Life with the Utah Conservation Corps

4 Month Update – Post-Spring Season/Beginning of Summer

It seems pretty wild that I’ve already been out here for over 4 months. I’ve been loving it! Things have been quite busy with taking care of my UCC responsibilities, my online grad school studies, and getting out to explore Utah as much as possible. I realize I sort of abruptly ended my van life adventures on here once I made it to Cedar City though. So, first off…

How has living out of my van been going?

The short answer is, great! Ronnie has been running like a champ and handling the dirt roads amazingly well for not having four-wheel drive. I’ve been searching and finding new spots to camp all the time and have several go-to spots as well. I thought I would worry about where to park each night, but that’s certainly not the case.There’s a hilly area above The Home Depot, which is where I probably stay the most since it’s so close to our office and has good cell phone service. Another favorite is up a winding road that overlooks that flatlands of Cedar City and beyond.

Utah is a pretty ideal place to live this type of life since almost half of it is Bureau of Land Management public land, not to mention all the other public lands like National Forest and such. Other things that makes my situation practical is that our field office has a bathroom and shower that I’ve able to use. The truth is about half of our Crew Leaders also are living out of their vehicles and so our office culture has been very open towards our lifestyles (as long as we don’t abuse that privilege I suspect). At the beginning of June, we began our summer season and welcomed 20 new folks to the UCC Cedar office. Thinking our one bathroom might get a bit overused, and also experiencing a week of trying to keep up my running routine in 100 degree temperatures, caused me to finally join a local gym!

Here’s some vanning photos…

What’s it been like working for UCC?

Similarly to when thru-hiking, it’s been the people even more so than the beautiful scenery or interesting projects that have made this such a great experience! Things kicked off with a fun, yet demanding and exhausting training for myself, other Field Bosses, and Crew Leaders. UCC has three offices: Cedar City, Moab, and Logan and it was great getting to meet up with them all for training. Afterwards, it was right into our Spring season, which gave our soon-to-be Crew Leaders the chance to work together on public land projects at a variety of locations (along the Virgin and Colorado Rivers, Zion and Capitol Reef National Parks, and nearby to Cedar as well). We had two crews of four people each allowing them to see and try out different leadership techniques and gain skills for when they’d lead their crews in the Summer and Fall seasons.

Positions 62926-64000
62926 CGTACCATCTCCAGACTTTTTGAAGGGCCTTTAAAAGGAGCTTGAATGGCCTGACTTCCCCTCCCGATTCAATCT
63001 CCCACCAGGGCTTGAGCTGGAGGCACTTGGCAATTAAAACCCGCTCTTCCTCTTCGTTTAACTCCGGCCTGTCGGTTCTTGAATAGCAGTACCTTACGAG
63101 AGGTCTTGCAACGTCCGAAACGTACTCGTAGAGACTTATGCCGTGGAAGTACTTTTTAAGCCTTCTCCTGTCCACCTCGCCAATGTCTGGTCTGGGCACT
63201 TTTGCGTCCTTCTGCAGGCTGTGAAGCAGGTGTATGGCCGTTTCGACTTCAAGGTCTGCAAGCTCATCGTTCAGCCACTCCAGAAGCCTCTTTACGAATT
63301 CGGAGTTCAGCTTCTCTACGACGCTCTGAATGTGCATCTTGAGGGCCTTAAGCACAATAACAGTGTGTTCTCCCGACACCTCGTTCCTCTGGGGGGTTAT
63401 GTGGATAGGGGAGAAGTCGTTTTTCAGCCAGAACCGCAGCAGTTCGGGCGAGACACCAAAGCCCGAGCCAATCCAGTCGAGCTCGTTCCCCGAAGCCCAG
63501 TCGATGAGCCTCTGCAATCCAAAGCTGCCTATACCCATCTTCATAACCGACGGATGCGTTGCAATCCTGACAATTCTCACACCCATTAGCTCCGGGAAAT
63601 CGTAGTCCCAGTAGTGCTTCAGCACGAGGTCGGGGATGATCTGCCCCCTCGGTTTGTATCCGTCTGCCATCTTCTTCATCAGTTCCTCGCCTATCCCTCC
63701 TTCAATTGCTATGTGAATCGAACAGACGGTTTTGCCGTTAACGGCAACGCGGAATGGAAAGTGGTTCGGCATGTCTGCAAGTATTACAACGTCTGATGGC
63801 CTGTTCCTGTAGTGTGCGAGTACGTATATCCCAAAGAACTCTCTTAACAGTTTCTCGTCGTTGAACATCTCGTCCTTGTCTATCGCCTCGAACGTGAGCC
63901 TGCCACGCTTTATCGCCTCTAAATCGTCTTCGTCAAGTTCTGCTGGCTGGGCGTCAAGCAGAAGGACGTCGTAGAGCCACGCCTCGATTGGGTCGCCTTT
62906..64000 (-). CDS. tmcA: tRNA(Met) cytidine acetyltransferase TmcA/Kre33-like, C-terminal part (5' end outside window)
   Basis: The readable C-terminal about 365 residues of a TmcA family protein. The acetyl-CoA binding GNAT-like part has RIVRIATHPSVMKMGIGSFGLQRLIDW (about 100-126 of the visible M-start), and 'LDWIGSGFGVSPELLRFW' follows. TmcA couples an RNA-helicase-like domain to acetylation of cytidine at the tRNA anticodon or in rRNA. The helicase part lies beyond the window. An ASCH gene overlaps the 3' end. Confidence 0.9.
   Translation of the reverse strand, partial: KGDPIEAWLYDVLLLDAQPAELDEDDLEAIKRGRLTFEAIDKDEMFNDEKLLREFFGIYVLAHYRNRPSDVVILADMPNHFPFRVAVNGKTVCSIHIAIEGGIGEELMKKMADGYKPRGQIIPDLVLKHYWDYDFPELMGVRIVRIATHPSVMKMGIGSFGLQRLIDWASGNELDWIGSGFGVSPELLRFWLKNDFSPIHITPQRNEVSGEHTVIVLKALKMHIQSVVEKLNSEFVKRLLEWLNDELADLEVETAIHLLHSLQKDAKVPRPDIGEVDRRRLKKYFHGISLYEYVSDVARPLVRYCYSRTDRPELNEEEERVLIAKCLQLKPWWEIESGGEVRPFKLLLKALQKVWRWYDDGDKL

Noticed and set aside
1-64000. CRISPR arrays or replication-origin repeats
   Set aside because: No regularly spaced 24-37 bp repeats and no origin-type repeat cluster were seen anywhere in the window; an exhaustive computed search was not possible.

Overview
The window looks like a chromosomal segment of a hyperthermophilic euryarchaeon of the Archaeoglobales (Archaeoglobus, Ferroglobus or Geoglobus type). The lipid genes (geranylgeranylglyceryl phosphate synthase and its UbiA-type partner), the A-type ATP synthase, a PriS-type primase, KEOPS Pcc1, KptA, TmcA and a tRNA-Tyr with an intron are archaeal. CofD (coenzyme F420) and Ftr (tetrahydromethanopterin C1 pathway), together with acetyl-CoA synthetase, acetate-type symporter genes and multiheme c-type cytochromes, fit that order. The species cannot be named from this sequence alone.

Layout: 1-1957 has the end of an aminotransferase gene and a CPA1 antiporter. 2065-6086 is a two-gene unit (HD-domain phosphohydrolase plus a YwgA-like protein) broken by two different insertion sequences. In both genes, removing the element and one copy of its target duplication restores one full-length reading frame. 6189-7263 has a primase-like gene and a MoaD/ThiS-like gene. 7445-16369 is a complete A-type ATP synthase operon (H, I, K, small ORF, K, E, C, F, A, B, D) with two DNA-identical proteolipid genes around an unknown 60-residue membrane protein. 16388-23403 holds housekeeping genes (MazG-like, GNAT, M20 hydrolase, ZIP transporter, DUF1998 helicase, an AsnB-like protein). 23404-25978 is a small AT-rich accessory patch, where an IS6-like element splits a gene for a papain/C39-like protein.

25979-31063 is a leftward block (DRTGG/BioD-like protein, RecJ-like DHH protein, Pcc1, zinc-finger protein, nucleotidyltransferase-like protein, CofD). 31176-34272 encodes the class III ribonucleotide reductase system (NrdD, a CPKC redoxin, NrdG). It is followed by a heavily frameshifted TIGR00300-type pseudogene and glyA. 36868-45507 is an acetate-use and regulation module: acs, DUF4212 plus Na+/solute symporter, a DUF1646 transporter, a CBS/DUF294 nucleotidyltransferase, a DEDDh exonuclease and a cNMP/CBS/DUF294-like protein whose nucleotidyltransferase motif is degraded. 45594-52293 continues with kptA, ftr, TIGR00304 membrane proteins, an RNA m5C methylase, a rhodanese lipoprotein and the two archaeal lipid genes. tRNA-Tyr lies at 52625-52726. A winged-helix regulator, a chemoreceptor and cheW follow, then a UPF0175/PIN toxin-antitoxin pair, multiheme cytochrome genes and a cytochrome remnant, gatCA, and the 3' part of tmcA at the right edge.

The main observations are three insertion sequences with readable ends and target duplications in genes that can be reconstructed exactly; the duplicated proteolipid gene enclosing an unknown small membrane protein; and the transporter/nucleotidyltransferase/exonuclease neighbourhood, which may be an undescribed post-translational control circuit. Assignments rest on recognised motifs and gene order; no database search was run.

The Spring season went from March – May. At the beginning of June, we once again had folks arrive to Cedar City from all across the country. We held another two-week long training and have now split them into 6 crews, each with 1 or sometimes 2 of our Crew Leaders. It’s been quite different now with so many folks around, but the chaos is fun, and all seem to be excited and eager to get working on projects!

Figuring out my role in all this has taken some time, but I’ve had great support from my two bosses, and have already learned so much from them. I joined the UCC not fully knowing all the details of what it was going to be like or what was expected of me in my role as a Field Boss. It’s still a bit hard to describe, but I see myself as a floater/in-between among staff and my fellow AmeriCorps members. I’m lucky in that I get to join out on projects and help them to run smoothly, but also have the chance to be in the office and see how things are managed somewhat more behind-the-scenes. It’s a great community we’ve got here in the Cedar office and I’m super excited to have found my place here and have the opportunity to spend the year out here!

Collectively, our group has had the chance to work with The National Park Service (in Bryce Canyon, Zion, and Capitol Reef NPS), the U.S. Forest Service, Utah Division of Wildlife Resources, Bureau of Land Management, and a few private organizations as well. Some of the types of projects have been:

  • Removal of invasive species (typically Russian Olive and Tamarisk, but noxious weeds too). This sometimes involves cutting trees with chainsaws or hand saws/loppers and then spraying with herbicide. Otherwise, we’ve used herbicide backpack sprayers or just physically pulling.
  • Planting and watering of native species
  • Fencing construction and repair
  • Forest fire fuels reduction
  • Irrigation ditch digging
  • Removal of fallen trees/branches

Here’s some photos/video from our two trainings…

Here’s some photos from various projects I’ve gotten to be a part of!

So there you go 🙂

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